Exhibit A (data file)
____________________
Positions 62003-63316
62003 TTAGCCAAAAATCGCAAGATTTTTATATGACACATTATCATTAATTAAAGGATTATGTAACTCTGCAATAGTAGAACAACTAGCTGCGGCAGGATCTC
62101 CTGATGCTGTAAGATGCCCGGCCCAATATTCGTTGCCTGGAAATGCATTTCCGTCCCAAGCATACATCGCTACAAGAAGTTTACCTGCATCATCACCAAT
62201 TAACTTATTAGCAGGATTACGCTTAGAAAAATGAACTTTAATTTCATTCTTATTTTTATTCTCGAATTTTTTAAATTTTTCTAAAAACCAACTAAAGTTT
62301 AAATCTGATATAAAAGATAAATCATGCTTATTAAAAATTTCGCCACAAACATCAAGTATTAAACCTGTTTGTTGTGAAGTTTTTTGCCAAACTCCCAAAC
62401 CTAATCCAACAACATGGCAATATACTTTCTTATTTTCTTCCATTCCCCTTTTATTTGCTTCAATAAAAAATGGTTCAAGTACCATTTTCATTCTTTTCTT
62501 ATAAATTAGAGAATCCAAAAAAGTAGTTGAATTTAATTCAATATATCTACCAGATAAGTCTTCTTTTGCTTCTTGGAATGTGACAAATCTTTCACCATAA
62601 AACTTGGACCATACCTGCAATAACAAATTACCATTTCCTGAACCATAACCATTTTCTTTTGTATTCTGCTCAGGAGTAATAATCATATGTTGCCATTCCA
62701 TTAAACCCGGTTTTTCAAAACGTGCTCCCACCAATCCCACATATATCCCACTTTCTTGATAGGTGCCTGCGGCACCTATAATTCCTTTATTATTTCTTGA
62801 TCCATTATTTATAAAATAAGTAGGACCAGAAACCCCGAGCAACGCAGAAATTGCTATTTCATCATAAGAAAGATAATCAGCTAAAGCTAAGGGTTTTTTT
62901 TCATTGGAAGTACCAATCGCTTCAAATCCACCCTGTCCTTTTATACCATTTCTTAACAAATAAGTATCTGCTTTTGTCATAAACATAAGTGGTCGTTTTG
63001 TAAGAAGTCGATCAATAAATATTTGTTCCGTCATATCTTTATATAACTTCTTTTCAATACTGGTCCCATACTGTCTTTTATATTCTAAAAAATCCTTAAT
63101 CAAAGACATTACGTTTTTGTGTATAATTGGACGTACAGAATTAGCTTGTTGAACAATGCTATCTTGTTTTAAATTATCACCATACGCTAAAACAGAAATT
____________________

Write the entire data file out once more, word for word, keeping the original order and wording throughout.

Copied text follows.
Positions 62003-63316
62003 TTAGCCAAAAATCGCAAGATTTTTATATGACACATTATCATTAATTAAAGGATTATGTAACTCTGCAATAGTAGAACAACTAGCTGCGGCAGGATCTC
62101 CTGATGCTGTAAGATGCCCGGCCCAATATTCGTTGCCTGGAAATGCATTTCCGTCCCAAGCATACATCGCTACAAGAAGTTTACCTGCATCATCACCAAT
62201 TAACTTATTAGCAGGATTACGCTTAGAAAAATGAACTTTAATTTCATTCTTATTTTTATTCTCGAATTTTTTAAATTTTTCTAAAAACCAACTAAAGTTT
62301 AAATCTGATATAAAAGATAAATCATGCTTATTAAAAATTTCGCCACAAACATCAAGTATTAAACCTGTTTGTTGTGAAGTTTTTTGCCAAACTCCCAAAC
62401 CTAATCCAACAACATGGCAATATACTTTCTTATTTTCTTCCATTCCCCTTTTATTTGCTTCAATAAAAAATGGTTCAAGTACCATTTTCATTCTTTTCTT
62501 ATAAATTAGAGAATCCAAAAAAGTAGTTGAATTTAATTCAATATATCTACCAGATAAGTCTTCTTTTGCTTCTTGGAATGTGACAAATCTTTCACCATAA
62601 AACTTGGACCATACCTGCAATAACAAATTACCATTTCCTGAACCATAACCATTTTCTTTTGTATTCTGCTCAGGAGTAATAATCATATGTTGCCATTCCA
62701 TTAAACCCGGTTTTTCAAAACGTGCTCCCACCAATCCCACATATATCCCACTTTCTTGATAGGTGCCTGCGGCACCTATAATTCCTTTATTATTTCTTGA
62801 TCCATTATTTATAAAATAAGTAGGACCAGAAACCCCGAGCAACGCAGAAATTGCTATTTCATCATAAGAAAGATAATCAGCTAAAGCTAAGGGTTTTTTT
62901 TCATTGGAAGTACCAATCGCTTCAAATCCACCCTGTCCTTTTATACCATTTCTTAACAAATAAGTATCTGCTTTTGTCATAAACATAAGTGGTCGTTTTG
63001 TAAGAAGTCGATCAATAAATATTTGTTCCGTCATATCTTTATATAACTTCTTTTCAATACTGGTCCCATACTGTCTTTTATATTCTAAAAAATCCTTAAT
63101 CAAAGACATTACGTTTTTGTGTATAATTGGACGTACAGAATTAGCTTGTTGAACAATGCTATCTTGTTTTAAATTATCACCATACGCTAAAACAGAAATT